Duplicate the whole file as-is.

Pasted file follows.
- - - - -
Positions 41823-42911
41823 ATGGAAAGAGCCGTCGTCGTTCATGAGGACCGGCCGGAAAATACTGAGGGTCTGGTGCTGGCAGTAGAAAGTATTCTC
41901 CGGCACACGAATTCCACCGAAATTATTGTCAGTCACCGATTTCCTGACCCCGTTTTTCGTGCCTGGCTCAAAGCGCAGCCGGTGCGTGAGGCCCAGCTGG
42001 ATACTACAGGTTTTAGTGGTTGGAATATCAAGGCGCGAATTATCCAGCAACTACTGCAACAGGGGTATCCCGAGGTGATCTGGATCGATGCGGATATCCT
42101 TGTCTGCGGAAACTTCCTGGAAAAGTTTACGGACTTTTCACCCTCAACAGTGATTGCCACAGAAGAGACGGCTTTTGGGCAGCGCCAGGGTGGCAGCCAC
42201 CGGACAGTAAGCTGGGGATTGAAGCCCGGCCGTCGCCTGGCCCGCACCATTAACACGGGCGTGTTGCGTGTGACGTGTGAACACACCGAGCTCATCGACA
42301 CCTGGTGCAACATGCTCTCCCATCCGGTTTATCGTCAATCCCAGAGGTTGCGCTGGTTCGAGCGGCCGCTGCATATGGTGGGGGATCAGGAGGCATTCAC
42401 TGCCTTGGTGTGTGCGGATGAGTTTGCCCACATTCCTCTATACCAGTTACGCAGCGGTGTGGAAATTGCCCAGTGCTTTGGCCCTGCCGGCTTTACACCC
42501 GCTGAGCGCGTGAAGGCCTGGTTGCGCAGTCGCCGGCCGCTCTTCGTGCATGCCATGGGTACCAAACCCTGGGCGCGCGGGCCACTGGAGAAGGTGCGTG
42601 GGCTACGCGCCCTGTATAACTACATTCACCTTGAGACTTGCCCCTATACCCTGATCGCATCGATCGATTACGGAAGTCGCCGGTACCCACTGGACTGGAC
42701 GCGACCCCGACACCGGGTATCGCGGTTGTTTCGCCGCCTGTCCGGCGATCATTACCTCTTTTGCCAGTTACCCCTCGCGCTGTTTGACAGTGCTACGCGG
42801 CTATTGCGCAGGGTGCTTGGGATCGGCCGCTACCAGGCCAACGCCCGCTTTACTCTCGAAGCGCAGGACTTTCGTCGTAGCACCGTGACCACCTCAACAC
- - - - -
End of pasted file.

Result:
Positions 41823-42911
41823 ATGGAAAGAGCCGTCGTCGTTCATGAGGACCGGCCGGAAAATACTGAGGGTCTGGTGCTGGCAGTAGAAAGTATTCTC
41901 CGGCACACGAATTCCACCGAAATTATTGTCAGTCACCGATTTCCTGACCCCGTTTTTCGTGCCTGGCTCAAAGCGCAGCCGGTGCGTGAGGCCCAGCTGG
42001 ATACTACAGGTTTTAGTGGTTGGAATATCAAGGCGCGAATTATCCAGCAACTACTGCAACAGGGGTATCCCGAGGTGATCTGGATCGATGCGGATATCCT
42101 TGTCTGCGGAAACTTCCTGGAAAAGTTTACGGACTTTTCACCCTCAACAGTGATTGCCACAGAAGAGACGGCTTTTGGGCAGCGCCAGGGTGGCAGCCAC
42201 CGGACAGTAAGCTGGGGATTGAAGCCCGGCCGTCGCCTGGCCCGCACCATTAACACGGGCGTGTTGCGTGTGACGTGTGAACACACCGAGCTCATCGACA
42301 CCTGGTGCAACATGCTCTCCCATCCGGTTTATCGTCAATCCCAGAGGTTGCGCTGGTTCGAGCGGCCGCTGCATATGGTGGGGGATCAGGAGGCATTCAC
42401 TGCCTTGGTGTGTGCGGATGAGTTTGCCCACATTCCTCTATACCAGTTACGCAGCGGTGTGGAAATTGCCCAGTGCTTTGGCCCTGCCGGCTTTACACCC
42501 GCTGAGCGCGTGAAGGCCTGGTTGCGCAGTCGCCGGCCGCTCTTCGTGCATGCCATGGGTACCAAACCCTGGGCGCGCGGGCCACTGGAGAAGGTGCGTG
42601 GGCTACGCGCCCTGTATAACTACATTCACCTTGAGACTTGCCCCTATACCCTGATCGCATCGATCGATTACGGAAGTCGCCGGTACCCACTGGACTGGAC
42701 GCGACCCCGACACCGGGTATCGCGGTTGTTTCGCCGCCTGTCCGGCGATCATTACCTCTTTTGCCAGTTACCCCTCGCGCTGTTTGACAGTGCTACGCGG
42801 CTATTGCGCAGGGTGCTTGGGATCGGCCGCTACCAGGCCAACGCCCGCTTTACTCTCGAAGCGCAGGACTTTCGTCGTAGCACCGTGACCACCTCAACAC